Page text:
Pedicabs – or carriages pulled by bikes -- offer a unique and eco-friendly way to tour San Diego, but they’re starting to go electric, meaning they're faster and potentially more dangerous.
Pedicab operators say electric-assist motors make rides quicker, cheaper and less tiring.
“We can work longer than we use to, and it makes life easier for us and the customer” operator Andi Rodriguez said. He’s been pedaling San Diegans and tourists around for five years.
The new tech also helps out Rodriguez’s pockets.
“We can make more money, and we can do cheaper rides and go to places that before would be really hard to get,” Rodriguez said.
Ali Horuz, owner of VIP Pedicabs, says going electric has brought a huge boost to his industry.
“We can now compete with Uber with all the scooters that really took all our business in the last couple of years,” Horuz said.
Horuz says he has transformed 30 of his 100 pedicabs from manual to electric.
“It’s is a very hard job and sometimes you have five people and you want to go up one location to another and it's really hard for one person to do, but now we have motors so they don't have to pedal that hard,” he explained.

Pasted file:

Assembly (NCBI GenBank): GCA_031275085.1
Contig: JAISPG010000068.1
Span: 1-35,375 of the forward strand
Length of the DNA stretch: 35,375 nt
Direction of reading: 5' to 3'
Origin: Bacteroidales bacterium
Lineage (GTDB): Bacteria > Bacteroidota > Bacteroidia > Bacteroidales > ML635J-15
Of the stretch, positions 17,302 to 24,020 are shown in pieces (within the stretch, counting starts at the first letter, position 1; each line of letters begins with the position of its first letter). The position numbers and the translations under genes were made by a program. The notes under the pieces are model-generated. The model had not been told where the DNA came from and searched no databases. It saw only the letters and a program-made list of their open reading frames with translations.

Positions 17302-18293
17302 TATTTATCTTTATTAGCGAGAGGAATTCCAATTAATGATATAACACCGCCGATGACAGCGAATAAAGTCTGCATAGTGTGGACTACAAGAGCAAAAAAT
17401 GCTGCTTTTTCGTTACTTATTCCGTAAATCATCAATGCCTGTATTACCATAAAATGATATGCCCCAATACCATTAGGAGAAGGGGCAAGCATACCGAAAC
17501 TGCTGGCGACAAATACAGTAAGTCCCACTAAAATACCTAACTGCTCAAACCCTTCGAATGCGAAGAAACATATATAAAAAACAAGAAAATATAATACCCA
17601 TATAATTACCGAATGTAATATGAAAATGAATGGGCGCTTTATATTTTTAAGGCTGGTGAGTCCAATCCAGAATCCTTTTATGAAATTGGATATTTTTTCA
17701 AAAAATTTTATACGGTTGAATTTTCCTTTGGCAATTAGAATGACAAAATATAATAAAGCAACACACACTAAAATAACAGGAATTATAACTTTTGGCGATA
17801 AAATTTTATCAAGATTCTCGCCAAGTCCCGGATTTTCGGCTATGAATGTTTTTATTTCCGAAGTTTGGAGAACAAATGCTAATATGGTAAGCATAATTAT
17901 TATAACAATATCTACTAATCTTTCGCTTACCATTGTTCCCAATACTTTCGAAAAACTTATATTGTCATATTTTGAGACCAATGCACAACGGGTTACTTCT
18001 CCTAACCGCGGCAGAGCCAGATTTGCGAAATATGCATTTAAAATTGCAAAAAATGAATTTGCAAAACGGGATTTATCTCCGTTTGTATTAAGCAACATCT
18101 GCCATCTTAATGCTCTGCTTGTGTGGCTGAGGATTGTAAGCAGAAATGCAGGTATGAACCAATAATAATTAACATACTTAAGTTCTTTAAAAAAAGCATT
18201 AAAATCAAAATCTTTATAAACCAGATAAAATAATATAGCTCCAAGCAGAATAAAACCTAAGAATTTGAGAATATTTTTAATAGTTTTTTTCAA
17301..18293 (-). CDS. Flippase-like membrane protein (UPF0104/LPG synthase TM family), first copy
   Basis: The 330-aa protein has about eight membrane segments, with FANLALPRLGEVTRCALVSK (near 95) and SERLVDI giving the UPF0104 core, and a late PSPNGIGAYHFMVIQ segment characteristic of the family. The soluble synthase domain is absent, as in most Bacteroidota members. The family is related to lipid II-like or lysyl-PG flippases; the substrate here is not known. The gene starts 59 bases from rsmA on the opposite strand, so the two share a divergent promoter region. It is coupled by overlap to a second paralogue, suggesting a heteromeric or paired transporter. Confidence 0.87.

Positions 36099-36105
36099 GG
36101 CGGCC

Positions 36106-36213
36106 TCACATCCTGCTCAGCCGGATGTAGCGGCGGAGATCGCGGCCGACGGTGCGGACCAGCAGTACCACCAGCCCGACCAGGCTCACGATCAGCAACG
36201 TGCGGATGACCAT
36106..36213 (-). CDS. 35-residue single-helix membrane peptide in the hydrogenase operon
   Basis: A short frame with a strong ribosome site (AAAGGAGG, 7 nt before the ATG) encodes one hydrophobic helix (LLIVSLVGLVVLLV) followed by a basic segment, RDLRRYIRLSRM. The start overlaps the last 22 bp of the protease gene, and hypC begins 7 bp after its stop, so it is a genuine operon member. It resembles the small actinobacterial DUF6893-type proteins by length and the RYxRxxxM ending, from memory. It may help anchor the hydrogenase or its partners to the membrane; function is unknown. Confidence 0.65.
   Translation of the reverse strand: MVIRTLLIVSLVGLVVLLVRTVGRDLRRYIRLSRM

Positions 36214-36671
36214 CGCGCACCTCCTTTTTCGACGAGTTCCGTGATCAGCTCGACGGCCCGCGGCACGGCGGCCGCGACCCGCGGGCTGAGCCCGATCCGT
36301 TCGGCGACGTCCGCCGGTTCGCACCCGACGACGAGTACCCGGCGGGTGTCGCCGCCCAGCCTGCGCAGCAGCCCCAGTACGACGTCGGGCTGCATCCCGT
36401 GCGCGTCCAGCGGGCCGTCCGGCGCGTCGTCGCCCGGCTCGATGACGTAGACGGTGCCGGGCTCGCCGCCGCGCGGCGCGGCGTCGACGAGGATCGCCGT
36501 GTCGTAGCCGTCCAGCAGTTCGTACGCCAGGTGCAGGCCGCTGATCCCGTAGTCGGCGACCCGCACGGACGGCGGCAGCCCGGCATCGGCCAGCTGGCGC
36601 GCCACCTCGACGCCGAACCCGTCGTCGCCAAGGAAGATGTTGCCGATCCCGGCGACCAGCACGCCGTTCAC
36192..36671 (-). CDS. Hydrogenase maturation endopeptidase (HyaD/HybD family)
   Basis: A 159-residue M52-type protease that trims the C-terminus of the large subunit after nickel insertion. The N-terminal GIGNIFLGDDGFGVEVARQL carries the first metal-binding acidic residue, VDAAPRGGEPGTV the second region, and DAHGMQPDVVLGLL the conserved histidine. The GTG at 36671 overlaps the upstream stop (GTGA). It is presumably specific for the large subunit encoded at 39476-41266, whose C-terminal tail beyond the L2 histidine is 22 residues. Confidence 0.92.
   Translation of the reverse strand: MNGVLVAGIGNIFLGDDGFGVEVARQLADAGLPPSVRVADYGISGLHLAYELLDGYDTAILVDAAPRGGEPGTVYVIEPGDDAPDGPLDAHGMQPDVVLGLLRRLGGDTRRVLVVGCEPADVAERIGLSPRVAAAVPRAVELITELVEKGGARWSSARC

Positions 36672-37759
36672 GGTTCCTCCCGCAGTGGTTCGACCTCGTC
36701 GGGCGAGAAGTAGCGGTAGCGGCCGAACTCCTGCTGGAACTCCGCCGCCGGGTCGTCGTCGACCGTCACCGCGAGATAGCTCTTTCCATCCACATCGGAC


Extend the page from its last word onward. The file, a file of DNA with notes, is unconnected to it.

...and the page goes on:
Meanwhile, advocates for pedestrian safety say the move to electric has made the area significantly much more dangerous
“Something awful is going to happen and someone will be injured or killed,” said Jonathan Freeman with pedestrian safety advocacy group Safe Walkways.
“I became concerned probably a couple of weeks ago because I suddenly saw pedicabs being driven at what seemed like an incredibly fast speed,” Freeman said.
Electric bikes, like the ones used for pedicabs are not allowed to travel more than 20 miles per hour, according to state law.
Horuz said he requires all his drivers to go no more than 12 miles per hour and so far he’s had no issues or complaints about his operators
Still, Freeman believes police need to be more involved
“There are three things the city needs: it needs regulations, it needs monitoring to make sure the regulations are being applied and it needs enforcement,” he said.
NBC 7 reached to San Diego police, which issues permits for pedicab drivers, to ask what type of action they were taking against unsafe drivers but did not hear back.
Electric pedicabs aren’t new to San Diego. They were permitted in the past up until 2015 when they were banned by the city. Today, they are once again legal due to a new state law that treats the vehicles as electric bikes.